I know I have been off the air for a while, and I will try to do better in the days to come, but in the meantime, ratchet up your spluttering-with-inexpressible-rage-at-the-witless-pack-of-xenophobes-America-has-become quotient by checking out this proposal to give the statue of liberty back to the French.
I know, I know, it's a joke. I'm sure the Congress was just kidding about the whole "freedom fries" thing, too. Hahahaha. Ha. Ahem.
A bad time to take a hiatus - a week in which I am thrown a link by the mighty CalPundit. Oh, well.
Sunday, March 09, 2003
This is funny. Go read it.
Friday, March 07, 2003
The exploding world population is something of a sidelined issue these days, or at least has fallen from its former four-alarm status in the public mind (remember "The Population Bomb" and all the associated garment-rending from the seventies?). But, just to check in, take a look at the U.S. Census Bureau's population clocks. Hit refresh a few times. I'm no expert, and I recognize that much of the alarmism about a Malthusian die-off was based on pretty shaky science, but still, jeez. Hit refresh a couple more times. That's a lot of goddamn people.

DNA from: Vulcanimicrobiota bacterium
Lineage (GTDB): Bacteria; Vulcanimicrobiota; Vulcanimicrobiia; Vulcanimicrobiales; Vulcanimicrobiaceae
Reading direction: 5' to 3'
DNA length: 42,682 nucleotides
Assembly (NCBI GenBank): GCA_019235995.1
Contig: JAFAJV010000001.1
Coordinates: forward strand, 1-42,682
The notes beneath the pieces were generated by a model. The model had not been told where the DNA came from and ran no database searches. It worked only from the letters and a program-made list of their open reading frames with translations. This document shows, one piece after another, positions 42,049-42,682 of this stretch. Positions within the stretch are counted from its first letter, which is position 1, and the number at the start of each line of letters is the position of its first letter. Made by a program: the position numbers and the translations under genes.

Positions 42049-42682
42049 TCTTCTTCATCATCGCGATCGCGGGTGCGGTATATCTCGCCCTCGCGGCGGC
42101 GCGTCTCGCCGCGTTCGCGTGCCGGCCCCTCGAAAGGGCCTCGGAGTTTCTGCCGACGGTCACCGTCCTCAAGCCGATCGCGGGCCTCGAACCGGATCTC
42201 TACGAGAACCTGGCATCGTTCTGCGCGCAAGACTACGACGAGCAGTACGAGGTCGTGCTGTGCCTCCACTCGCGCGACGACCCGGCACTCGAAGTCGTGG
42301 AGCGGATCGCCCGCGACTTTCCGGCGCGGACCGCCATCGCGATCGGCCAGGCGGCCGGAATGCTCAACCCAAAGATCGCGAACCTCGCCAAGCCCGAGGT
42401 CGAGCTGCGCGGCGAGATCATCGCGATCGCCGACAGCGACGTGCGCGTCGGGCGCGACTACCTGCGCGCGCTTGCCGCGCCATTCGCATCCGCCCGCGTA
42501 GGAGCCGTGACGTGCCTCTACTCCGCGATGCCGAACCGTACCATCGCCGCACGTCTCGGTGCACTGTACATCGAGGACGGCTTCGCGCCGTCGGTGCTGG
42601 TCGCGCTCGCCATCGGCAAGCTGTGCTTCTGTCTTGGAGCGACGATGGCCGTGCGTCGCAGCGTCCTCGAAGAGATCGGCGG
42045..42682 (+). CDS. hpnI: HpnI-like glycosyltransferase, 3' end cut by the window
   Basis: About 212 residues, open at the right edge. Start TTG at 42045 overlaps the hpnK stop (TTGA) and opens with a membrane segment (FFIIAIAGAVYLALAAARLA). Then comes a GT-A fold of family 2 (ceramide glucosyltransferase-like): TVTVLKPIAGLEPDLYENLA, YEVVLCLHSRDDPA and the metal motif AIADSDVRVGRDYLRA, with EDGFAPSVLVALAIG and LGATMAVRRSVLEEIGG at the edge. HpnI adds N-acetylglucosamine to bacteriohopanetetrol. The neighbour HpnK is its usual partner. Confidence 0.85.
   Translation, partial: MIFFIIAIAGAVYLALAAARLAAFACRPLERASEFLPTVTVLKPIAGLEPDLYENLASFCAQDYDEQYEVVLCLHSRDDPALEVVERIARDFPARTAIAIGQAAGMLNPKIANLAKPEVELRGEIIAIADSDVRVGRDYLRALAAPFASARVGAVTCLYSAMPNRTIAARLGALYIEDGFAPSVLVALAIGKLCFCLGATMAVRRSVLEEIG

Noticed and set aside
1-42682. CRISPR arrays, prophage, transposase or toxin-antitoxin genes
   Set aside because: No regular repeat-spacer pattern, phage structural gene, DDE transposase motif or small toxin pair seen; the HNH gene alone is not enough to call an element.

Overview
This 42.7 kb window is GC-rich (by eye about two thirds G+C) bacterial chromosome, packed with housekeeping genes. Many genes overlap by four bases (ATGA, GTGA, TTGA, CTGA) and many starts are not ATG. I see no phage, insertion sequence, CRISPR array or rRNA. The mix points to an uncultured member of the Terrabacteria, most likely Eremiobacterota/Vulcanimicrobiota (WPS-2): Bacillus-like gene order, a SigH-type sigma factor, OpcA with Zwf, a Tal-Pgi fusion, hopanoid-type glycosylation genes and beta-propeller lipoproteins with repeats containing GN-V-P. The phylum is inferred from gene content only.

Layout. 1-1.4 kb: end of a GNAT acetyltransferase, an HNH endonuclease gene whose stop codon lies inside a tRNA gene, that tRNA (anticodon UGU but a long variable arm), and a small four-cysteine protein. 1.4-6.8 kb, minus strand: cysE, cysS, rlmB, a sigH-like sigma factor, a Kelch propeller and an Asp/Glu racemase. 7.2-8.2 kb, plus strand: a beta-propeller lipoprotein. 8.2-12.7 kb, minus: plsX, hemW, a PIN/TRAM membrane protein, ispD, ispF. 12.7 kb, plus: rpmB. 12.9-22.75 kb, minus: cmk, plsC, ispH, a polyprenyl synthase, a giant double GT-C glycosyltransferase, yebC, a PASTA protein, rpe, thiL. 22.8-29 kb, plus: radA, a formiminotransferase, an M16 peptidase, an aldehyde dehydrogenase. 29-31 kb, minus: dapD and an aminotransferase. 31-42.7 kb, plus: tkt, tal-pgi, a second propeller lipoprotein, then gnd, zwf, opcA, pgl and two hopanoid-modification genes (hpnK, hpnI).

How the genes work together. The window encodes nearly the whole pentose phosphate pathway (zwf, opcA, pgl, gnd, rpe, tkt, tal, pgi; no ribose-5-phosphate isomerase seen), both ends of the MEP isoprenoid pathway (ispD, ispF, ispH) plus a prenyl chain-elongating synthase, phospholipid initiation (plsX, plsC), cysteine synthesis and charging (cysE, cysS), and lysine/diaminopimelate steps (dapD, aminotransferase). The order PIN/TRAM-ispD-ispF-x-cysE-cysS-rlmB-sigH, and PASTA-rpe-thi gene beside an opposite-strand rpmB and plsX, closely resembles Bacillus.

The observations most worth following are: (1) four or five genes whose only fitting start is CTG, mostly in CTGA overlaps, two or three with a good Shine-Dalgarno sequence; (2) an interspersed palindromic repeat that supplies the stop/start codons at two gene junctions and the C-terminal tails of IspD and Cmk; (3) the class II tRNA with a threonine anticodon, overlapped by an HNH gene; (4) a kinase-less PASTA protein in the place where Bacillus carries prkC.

(post re-edited slightly to eliminate awful, inadvertent pun)
Well, the "Christmas Tree" bill is dead. The bill, originally drafted to provide significant tax breaks to active-duty military personnel, was killed on the floor by GOP rank-and-filers who recoiled in horror from the unrelated tax breaks slathered on the bill by their compatriots in the Ways and Means committee.
It may be unfair, as it was, in fact, the GOP that killed the bill, but I find this quote from the story to be singularly illuminating:
About two weeks ago, Ways and Means Committee Chairman Bill Thomas (R-Calif.) told Republican and Democratic members they could use the $482 million tax bill as a vehicle to add other tax provisions that had failed in previous efforts. Several Republicans responded with targeted tax breaks, including a repeal of the excise tax on fishing tackle boxes, a tax break for the weather-related sale of livestock, and elimination of taxes on foreigners who bet on U.S. horse races. Democrats extended the bill's benefits to Peace Corps volunteers.
And there it is. Heh.
Wednesday, March 05, 2003
I have not read anything else on the site, so I don't vouch for it, but here "The Agonist" has set forth a pretty good breakdown of the risks vs. the rewards of invading Iraq.